Still, she has gone to great lengths to make it clear that she will not pressure him to stick around for her or for the sake of their relationship. "Phil is planning to leave the Lakers at the end of next season and that means he will probably have to leave me as well," she writes at the end of the book. "I know I cannot move to his retirement home in Montana, nor do I see him staying in a big city like Los Angeles. "I am a working girl and the Lakers are my employer, which means my life is here. It's been a good life, and I do not regret a minute of it."
So what will happen after this season? No one can say for sure.
Buss says she is willing to try a long-distance relationship if Jackson chooses to coach another team.
"I have a lot of role models," she says. "The first one is my best friend, Linda Rambis, because Kurt's in Minnesota and she's here.
"I learned that from 2004 when he retired. A relationship isn't just about space; it's about emotion and heart and all those good things.
"What's important to me is that he's the coach because my dad wants him there and not because of me or any kind of pressure from me."
The only promise Buss has made to Jackson is to keep him as informed about what's going on in the organization as she can.
"I made that promise to him," she says. "When he came back to the Lakers the second time, I told him that: 'I will watch your back. ... I will give you the information, and then you can decide whether you want to hear it or not and you can decide what you want to do with it.'"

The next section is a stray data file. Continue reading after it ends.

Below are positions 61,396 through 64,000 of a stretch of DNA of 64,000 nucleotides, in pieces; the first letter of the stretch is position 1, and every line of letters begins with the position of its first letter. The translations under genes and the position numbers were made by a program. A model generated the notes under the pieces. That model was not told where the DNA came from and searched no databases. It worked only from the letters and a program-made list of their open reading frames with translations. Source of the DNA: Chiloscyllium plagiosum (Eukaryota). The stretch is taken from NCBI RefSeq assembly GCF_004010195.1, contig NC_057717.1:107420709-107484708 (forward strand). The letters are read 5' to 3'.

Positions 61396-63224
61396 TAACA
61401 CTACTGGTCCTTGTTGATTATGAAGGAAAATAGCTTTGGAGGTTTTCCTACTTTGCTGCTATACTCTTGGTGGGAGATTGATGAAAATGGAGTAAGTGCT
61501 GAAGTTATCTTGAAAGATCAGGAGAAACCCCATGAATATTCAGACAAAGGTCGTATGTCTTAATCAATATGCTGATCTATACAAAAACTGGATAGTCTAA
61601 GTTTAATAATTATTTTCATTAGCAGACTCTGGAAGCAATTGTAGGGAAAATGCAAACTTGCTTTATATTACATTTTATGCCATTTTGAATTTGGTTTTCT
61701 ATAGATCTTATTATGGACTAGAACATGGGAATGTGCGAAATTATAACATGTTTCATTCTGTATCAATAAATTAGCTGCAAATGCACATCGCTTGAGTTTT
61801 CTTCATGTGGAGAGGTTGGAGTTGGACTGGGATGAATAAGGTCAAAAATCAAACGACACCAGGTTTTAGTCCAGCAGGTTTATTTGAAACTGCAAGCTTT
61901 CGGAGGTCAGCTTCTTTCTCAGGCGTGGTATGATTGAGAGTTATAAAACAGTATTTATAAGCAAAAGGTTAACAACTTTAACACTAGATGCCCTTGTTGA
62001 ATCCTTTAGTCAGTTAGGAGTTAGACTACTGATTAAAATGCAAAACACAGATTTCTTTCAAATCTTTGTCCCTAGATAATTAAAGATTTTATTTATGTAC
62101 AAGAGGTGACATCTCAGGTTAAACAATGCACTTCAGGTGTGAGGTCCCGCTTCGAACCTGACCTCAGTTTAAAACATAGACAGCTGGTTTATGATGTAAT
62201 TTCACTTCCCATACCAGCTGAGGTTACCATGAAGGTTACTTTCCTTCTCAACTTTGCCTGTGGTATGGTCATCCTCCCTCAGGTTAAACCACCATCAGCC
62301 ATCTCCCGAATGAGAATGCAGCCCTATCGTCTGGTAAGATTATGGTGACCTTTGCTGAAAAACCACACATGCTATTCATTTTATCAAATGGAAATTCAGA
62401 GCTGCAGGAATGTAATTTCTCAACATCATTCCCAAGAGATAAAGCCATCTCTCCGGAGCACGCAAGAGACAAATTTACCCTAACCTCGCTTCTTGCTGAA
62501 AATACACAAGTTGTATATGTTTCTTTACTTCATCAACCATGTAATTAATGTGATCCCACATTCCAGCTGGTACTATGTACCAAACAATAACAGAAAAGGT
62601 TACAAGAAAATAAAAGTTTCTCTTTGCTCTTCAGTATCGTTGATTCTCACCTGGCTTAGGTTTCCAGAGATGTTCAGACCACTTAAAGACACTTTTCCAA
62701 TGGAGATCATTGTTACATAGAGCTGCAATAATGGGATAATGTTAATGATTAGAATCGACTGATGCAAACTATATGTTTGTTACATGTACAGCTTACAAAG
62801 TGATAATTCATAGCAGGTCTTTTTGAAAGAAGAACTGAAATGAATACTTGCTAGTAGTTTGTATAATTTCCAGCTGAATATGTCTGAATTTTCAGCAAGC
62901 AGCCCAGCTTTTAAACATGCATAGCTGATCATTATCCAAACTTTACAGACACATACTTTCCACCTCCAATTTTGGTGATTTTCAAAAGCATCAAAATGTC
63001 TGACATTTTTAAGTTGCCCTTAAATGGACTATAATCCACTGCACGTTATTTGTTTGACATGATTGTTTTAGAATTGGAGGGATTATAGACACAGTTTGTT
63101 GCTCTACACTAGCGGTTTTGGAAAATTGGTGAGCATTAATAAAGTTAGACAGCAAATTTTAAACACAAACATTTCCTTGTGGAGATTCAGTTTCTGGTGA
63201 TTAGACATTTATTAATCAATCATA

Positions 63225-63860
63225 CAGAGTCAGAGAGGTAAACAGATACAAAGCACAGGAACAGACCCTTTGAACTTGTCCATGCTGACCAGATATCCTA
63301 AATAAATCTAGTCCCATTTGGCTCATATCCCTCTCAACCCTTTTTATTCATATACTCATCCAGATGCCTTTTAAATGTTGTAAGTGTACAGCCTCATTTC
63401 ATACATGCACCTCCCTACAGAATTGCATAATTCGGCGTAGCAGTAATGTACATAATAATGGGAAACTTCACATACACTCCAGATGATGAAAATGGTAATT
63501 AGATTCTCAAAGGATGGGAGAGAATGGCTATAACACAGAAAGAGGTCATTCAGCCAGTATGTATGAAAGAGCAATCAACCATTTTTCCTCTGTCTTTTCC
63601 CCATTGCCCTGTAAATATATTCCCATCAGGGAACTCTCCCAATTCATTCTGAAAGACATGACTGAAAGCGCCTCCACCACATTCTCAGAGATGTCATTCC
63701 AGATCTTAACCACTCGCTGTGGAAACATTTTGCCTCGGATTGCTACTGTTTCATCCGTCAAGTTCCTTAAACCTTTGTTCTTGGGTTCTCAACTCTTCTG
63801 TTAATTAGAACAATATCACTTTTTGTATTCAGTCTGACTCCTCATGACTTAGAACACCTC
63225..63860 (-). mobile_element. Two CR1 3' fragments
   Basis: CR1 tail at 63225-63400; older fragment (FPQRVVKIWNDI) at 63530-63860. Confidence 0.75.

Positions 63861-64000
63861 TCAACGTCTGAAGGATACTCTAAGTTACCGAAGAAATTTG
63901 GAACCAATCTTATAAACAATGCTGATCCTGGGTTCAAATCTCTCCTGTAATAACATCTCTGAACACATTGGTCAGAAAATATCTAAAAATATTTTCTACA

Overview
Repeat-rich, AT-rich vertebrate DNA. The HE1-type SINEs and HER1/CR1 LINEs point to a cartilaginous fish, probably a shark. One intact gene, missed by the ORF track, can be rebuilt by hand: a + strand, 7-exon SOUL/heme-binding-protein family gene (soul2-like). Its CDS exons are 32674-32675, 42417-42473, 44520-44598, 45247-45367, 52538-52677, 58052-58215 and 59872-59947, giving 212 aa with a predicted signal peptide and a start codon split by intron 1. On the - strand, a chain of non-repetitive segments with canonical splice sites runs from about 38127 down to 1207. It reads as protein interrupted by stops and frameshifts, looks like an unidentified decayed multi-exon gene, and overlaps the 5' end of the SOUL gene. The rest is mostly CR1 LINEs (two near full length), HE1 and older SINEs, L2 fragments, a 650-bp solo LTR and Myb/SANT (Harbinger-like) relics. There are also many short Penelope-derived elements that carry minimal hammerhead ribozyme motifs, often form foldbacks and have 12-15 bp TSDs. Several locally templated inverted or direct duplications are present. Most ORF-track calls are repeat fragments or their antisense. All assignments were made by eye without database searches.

While her relationship with Jackson is one of the most intriguing elements of the book, it isn't the only dynamic she explores. Buss writes glowingly of her mother and father, describes what it was like to grow up at Pickfair mansion in Beverly Hills, and opens up about her previous relationships and marriage to professional volleyball player Steve Timmons.
She also reveals, intentionally or not, the reason she showed up early, not just on time, for our interview.
"Yes, I was given a privileged position at a young age," she writes. "But if I had not been willing to work hard and prepare myself for all the challenges I would face, I would not have held on to my position all these years, regardless of my family ties."
Ramona Shelburne is a columnist and writer for ESPNLosAngeles.com. Follow her on Twitter.